Oshede is a Social Enterprise to empower disadvantaged people in communities across the world live independent and dignified lives. We do this by giving them a platform on which to crowdsource solutions for their challenges/ projects, be it via goodwill monetary contributions from members of the public or through specific pieces of advice aimed at tackling a recipient's challenge.
Real Life Inspiring Story- Edson Chipalo
No one chooses where they are born. No one gets to have a say as to the continent, country, region, city or family in which they are born. Not a single person has ever chosen to begin their life surrounded by poverty, hardship & deprivation.
More often than not, children find themselves in the surroundings of their parents and up to a certain age they follow a path curated for them by others. And if you happen to be born in a poor part of the world, the reality is you may find it extremely difficult to even obtain a basic level of education, or to overcome poverty.
© Shawn Harqual, street photography, Vietnam
And so it seems extremely unfair that while some people have access to education as a right, available to them (in some cases freely) if they so wish; others unfortunately don't even have the opportunity available to them in the first place. Instead they are forced to toil to survive, some working as child labourers, to support their families and to make ends meet.
© Lars Plougmann, Walking to the Well, Malawi
Child Labor and Forced Labor Reports
US suspends Malawi tobacco imports after child labour allegations
Now, you might say corruption or fiscal mismanagement or some other dysfunction in the place they call their home is responsible for these problems, and you may be right.
But fault-finding aside, for the huge majority of disavantaged or poor people in developing regions, the corruption, mismanagement, wars or conflict that occurs within their countries' borders is not their fault. Almost all the times, they have little to do with it, and are in fact victims of it. In some cases, historical factors beyond the control of ordinary people have influenced the Economic / Developmental outcomes in their countries. Negative Political factors too may have had an effect on where they call home. And by blaming them for the situation / dysfunction perpetrated by someone else, what we are doing amounts to essentially excusing those responsible, while punishing the victims.
© Boond Engineering & Development Pvt. Ltd
In the end, whether you support aid efforts or are against them, political failure or bad governance should not be the reason for young people with promise to fail to fulfill their full potential.
And when there is strong evidence that education & / micro-businesses, amongst other factors, can help fight poverty and inequality, then surely access to education & entrepreneurship are things that should be encouraged and supported.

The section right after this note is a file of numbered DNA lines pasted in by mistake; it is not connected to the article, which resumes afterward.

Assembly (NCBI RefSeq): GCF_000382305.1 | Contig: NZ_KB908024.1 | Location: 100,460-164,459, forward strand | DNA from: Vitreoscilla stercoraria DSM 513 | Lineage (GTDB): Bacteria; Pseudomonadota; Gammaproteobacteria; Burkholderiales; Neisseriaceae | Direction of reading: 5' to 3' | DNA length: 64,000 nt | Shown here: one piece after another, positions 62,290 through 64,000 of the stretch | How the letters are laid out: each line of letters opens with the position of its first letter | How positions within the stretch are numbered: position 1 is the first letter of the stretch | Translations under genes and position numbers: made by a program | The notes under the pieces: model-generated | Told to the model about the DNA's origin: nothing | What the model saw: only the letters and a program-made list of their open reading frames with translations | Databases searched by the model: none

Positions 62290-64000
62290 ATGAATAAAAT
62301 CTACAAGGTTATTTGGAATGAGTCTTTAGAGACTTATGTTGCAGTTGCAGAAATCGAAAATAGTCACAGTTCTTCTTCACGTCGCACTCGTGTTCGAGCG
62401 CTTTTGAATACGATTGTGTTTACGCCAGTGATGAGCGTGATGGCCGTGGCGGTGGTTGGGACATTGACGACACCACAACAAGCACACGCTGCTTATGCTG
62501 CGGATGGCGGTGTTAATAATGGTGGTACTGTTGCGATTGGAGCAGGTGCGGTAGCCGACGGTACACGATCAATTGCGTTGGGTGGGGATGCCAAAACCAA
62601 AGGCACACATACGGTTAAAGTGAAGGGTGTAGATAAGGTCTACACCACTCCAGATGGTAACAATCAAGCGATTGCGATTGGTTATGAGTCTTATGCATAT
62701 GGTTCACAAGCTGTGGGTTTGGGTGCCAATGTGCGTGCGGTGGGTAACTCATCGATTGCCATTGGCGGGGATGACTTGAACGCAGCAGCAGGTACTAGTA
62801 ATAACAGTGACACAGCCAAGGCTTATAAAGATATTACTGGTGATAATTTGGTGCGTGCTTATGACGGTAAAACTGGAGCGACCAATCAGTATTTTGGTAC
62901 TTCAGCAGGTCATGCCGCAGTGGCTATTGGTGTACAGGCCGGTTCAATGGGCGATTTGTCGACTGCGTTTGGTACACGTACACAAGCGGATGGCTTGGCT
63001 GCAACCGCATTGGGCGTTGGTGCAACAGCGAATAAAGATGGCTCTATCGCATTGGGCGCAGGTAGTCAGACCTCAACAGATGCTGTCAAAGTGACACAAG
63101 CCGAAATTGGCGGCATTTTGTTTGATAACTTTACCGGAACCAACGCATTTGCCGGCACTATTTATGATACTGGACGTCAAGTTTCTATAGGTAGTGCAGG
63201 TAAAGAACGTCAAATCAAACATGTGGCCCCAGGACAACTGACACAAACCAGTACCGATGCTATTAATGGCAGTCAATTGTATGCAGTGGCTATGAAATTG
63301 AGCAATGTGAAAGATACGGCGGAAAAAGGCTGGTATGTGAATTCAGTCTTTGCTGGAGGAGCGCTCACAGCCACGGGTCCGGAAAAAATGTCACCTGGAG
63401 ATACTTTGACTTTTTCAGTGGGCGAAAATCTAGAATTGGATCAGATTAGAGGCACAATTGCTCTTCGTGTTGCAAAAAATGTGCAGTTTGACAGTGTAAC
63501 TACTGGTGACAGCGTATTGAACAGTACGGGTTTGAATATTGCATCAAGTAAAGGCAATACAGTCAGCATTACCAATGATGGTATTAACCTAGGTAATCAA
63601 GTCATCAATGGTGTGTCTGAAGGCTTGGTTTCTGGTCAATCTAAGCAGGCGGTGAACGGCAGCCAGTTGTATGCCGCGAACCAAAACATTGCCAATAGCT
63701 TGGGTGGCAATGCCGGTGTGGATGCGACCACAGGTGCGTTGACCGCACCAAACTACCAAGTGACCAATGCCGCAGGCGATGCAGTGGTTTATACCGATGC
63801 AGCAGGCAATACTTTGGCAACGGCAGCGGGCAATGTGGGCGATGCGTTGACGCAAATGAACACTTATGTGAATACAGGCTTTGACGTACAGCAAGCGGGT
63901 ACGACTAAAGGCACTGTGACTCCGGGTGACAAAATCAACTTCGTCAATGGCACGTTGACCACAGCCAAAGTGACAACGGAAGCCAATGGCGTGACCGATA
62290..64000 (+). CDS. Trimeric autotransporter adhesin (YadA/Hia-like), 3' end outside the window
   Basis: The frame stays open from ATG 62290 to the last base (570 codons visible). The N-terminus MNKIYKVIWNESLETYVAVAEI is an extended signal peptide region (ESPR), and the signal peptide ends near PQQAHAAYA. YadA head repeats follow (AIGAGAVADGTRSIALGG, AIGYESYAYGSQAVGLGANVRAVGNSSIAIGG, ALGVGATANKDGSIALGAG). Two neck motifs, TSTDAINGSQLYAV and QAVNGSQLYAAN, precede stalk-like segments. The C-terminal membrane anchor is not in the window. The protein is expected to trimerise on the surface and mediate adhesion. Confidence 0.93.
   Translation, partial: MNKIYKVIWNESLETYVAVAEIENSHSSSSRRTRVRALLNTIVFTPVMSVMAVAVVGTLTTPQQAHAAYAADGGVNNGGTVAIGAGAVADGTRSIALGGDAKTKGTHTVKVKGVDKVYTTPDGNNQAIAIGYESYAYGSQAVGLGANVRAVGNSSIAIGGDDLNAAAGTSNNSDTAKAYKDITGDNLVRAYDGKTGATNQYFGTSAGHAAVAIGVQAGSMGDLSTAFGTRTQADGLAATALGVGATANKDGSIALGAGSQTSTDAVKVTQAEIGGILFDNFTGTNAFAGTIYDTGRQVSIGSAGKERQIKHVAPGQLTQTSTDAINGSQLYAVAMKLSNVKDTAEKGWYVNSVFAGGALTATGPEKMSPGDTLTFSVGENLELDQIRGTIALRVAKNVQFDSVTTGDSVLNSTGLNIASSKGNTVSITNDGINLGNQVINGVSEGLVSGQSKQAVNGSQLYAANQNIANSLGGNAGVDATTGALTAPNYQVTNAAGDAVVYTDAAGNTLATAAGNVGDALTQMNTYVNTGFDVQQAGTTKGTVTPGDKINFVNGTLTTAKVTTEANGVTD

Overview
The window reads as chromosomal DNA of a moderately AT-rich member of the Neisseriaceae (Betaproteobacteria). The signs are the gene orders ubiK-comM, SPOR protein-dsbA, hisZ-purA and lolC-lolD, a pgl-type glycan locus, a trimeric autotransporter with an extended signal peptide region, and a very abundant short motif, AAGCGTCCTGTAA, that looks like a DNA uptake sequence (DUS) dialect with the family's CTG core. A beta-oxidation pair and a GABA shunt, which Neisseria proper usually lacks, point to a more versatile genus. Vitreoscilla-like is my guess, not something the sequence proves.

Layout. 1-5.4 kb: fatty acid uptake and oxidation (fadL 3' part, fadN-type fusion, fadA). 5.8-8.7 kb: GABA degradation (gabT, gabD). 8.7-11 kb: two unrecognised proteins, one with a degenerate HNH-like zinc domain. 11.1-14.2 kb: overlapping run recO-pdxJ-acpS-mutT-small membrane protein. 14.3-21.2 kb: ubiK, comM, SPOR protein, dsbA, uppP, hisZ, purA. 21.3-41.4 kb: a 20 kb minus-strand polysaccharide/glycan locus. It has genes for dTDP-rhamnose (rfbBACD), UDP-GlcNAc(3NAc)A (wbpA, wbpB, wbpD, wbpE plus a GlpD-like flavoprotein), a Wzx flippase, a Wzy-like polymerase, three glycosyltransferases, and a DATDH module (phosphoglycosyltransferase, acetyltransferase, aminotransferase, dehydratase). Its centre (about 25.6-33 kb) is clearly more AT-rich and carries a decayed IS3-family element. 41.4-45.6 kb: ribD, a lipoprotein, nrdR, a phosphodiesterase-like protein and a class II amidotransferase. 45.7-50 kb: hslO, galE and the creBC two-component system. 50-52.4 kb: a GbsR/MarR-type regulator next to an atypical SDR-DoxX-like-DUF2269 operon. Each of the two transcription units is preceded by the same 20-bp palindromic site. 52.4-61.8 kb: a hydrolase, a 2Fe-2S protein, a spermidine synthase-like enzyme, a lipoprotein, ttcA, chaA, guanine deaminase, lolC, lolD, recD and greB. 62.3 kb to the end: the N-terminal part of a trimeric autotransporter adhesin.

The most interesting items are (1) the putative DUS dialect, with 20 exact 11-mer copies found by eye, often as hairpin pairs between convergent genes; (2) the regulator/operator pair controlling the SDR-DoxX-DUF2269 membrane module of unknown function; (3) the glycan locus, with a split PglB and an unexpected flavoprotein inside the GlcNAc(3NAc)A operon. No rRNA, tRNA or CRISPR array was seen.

© Scott Gunn, Women with woven baskets, Ghana
But the manner in which help is offered matters. And technology has opened up new opportunities enabling the transfer of assistance to be speedier and cheaper - which renders old funding models obsolete.
My father was educated by the generosity of a long list of people including missionaries and others who saw his potential. My mother too obtained her education on the sacrifice of others. My schooling was made possible because of bursaries and scholarships established by the goodwill of both individuals and institutions. All outcomes I'm eternally thankful for.
These are the kind of opportunities I believe a lot more people should have access to. In any case, in recent years I have met young people across Africa who are far more impressive than anything I remember seeing amongst my contemporaries all those years ago.
© Ministry of Foreign Affairs, NL
So, when I began assisting family members in Malawi over 10 years ago, and gradually but intermittently using that support to reach others who had reached out seeking help with school fees, or who needed capital for one venture / micro-enteprise or another, it stemmed from a genuine belief that just as my family had received help from a long list of well-wishers, I ought to do my small part (however insignificant in the broad scheme of things) in helping others in need. An impact, however small, is still an impact. But very quickly I realised that my individual efforts, and the efforts of others, were not enough. A lot more needed to be done.
© Temwani Chilenga. Orphaned Children stand outside a small house in Lilongwe, Malawi. They are recipients of assistant from well wishers (both in malawi and abroad, who helped them with school materials, food and funds for construction of the house for them to live in).
It's easy to walk away. It's very easy to say "it's not my problem"; especially when you or your family are not directly affected. Its easy to ignore someone else's problem, but I probably wouldn't be here, writing this plea if most of the people who helped me thought this way. And the thing is, it doesn't take much for apathy or indifference to become something worse.
The cause of helping people in developing regions escape the poverty trap, areas with checkered histories and contradictory circumstances, helping people from these areas access a quality education, and helping young hard-working entrepreneurs achieve sustainability cannot be tackled by a single charity, foundation, non-profit initiative, government or international organisation. We must hold hands. We must work together. Those with some resources should look at transformative ways of making an impact. Indeed a much greater collective effort by different players across the world is required, and that is why we founded Oshede.
Sangwani Nkhwazi, Founder, December 2019, Manchester, U.K.